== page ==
Diego Rodriquez de Silva y Velazquez (1599-1660) painted large portrait and full body canvases of royal personages, “and every one of them seems to glower down from the walls, at once compelling and vivid and always filled with personality and life.” Somehow, we managed to overlook his most famous painting, Las Meninas, completed in 1656. “It is more properly knowns as La Familia de Felipe IV (The Family of Felipe IV) and the painter’s mastery of light and colour is extraordinary.” A testimony to the results of too much inbreeding, it is certainly one of the oddest paintings I have never seen in person!
Although I found Velazquez’s portraits imposing, I cannot say I loved them. For me they lack the warmth of, say, a Rembrandt portrait. But as a court painter he was highly regarded.
Our second painter, Francisco Jose de Goya y Lucientes 91746-1828) “is the other towering figure of the Prado, with painting that chart the easily scandalised, tortured Spanish soul of the early 19th century. His work is represented by two dramatically different subjects: two of them, La Maja Vestida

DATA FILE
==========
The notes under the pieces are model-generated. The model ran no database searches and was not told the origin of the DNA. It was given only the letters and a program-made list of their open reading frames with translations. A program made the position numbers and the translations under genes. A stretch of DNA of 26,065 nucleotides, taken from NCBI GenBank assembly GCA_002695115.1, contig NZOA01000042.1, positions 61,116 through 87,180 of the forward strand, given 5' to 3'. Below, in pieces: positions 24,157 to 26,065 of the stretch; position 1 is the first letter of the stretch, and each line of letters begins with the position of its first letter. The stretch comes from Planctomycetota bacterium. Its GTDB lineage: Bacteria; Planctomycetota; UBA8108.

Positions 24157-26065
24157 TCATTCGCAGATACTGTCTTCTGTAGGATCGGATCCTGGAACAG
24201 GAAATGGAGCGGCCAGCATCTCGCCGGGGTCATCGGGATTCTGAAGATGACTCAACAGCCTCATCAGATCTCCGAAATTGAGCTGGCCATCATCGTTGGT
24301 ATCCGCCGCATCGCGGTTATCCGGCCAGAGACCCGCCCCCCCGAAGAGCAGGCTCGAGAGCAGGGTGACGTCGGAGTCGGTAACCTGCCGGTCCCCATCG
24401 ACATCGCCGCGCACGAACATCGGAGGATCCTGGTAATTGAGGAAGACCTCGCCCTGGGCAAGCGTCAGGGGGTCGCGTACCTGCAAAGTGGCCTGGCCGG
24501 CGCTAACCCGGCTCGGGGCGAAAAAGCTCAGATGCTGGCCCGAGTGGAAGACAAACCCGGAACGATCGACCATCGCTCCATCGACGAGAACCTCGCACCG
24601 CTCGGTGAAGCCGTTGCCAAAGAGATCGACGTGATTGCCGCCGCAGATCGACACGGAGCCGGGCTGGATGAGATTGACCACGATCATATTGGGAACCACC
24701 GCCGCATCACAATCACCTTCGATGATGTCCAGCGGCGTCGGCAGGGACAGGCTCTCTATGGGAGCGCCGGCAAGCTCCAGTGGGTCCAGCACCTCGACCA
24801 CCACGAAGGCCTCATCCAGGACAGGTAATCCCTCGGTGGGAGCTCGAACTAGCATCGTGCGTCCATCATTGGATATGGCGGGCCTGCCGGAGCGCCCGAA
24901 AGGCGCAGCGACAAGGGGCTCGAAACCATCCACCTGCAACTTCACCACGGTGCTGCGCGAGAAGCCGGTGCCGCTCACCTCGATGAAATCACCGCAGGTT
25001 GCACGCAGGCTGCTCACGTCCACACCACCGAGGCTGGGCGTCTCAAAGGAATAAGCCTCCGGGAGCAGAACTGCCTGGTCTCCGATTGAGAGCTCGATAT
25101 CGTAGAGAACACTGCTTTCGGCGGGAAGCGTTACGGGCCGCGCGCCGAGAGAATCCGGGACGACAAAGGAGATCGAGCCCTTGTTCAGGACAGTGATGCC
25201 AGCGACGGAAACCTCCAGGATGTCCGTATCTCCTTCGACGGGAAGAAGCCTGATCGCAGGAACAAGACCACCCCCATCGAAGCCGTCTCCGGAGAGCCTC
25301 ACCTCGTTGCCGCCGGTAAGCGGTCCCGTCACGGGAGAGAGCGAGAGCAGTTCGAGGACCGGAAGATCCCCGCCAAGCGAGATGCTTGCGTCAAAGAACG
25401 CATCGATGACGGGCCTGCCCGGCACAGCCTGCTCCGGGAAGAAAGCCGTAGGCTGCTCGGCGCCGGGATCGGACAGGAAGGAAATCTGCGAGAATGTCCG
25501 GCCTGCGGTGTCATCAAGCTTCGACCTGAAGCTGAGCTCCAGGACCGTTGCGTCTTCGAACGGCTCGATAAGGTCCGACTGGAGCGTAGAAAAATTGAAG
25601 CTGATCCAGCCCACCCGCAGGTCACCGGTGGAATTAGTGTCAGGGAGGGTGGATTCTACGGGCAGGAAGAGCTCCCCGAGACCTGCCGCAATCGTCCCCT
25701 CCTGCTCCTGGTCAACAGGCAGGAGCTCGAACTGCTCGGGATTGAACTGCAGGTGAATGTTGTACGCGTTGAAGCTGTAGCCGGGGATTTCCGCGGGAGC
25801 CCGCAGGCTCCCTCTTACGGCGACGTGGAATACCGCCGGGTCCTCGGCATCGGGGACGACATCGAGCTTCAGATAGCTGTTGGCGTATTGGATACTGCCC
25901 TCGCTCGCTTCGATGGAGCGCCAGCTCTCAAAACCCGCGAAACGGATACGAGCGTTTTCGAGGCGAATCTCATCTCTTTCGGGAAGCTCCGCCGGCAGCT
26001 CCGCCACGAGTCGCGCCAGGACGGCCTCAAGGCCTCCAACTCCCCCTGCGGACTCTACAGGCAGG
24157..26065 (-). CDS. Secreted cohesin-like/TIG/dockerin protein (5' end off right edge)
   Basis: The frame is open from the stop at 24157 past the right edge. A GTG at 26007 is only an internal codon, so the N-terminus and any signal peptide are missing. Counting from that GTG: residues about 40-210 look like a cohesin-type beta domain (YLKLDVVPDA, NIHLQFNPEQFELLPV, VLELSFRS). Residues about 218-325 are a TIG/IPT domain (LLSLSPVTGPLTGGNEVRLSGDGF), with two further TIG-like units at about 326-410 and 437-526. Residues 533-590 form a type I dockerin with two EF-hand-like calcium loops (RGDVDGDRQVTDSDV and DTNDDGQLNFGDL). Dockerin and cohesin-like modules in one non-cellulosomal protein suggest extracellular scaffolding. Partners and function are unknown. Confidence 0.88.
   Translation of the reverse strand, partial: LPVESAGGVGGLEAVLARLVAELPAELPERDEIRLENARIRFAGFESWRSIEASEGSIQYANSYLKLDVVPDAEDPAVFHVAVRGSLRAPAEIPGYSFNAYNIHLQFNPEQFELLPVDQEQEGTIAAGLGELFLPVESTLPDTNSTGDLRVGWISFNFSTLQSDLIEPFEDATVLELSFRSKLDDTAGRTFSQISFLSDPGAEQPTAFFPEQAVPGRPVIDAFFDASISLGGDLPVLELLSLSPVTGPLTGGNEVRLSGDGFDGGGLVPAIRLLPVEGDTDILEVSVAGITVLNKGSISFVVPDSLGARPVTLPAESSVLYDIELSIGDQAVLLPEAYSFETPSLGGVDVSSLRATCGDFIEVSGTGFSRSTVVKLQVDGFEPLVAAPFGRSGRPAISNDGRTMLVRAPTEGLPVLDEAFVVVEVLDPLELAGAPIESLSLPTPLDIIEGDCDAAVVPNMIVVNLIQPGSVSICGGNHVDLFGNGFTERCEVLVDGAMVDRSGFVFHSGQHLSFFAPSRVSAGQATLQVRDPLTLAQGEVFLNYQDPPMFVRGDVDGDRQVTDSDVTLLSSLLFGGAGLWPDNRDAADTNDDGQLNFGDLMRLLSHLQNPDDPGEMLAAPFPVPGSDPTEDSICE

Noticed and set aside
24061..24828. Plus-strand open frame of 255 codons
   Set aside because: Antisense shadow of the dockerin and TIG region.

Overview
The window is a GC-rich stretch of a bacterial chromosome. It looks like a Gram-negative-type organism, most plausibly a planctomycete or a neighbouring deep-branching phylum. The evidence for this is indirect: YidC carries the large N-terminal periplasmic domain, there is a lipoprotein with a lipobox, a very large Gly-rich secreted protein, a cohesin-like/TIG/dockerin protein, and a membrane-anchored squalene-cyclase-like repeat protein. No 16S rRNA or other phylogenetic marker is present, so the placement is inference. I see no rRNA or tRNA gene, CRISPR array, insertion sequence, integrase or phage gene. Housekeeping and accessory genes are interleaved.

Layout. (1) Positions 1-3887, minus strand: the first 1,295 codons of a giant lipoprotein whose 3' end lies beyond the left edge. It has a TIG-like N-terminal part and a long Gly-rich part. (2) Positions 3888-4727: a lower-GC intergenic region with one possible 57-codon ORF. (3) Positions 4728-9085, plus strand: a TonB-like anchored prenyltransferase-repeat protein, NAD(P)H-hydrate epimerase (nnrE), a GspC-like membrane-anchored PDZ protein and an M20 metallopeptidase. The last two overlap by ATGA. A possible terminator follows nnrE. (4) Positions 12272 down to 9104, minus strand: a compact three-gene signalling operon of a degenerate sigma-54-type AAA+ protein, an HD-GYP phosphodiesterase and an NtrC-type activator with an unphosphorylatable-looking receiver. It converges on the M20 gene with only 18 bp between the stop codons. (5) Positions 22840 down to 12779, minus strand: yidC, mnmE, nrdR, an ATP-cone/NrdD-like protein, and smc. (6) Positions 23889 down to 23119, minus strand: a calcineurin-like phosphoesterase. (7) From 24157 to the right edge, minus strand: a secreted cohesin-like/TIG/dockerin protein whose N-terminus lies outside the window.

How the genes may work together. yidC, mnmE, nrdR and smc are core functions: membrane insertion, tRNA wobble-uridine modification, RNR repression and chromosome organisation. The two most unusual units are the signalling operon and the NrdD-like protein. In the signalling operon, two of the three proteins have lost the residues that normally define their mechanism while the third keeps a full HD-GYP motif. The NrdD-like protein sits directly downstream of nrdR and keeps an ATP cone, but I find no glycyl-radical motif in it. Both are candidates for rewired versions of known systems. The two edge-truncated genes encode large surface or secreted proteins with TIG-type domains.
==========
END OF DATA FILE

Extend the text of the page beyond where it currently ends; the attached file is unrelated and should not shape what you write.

and La Maja Desnuda
“tell of Goya’s rumoured (and scandalous) love affair with the Duquesa de Alaba; while two others, El Dos de Mayo and El Tres de Mayo, “bring to life the 1808 anti-French revolt and subsequent execution of insurgents in Madrid.” While I hardly found La Maja Desnuda scandalous, jaded as I am by having seen so many paintings of nudes, I favored those two, probably because there is an element of the actual personality of the subject in each of them, compared with the more generic war tableaux.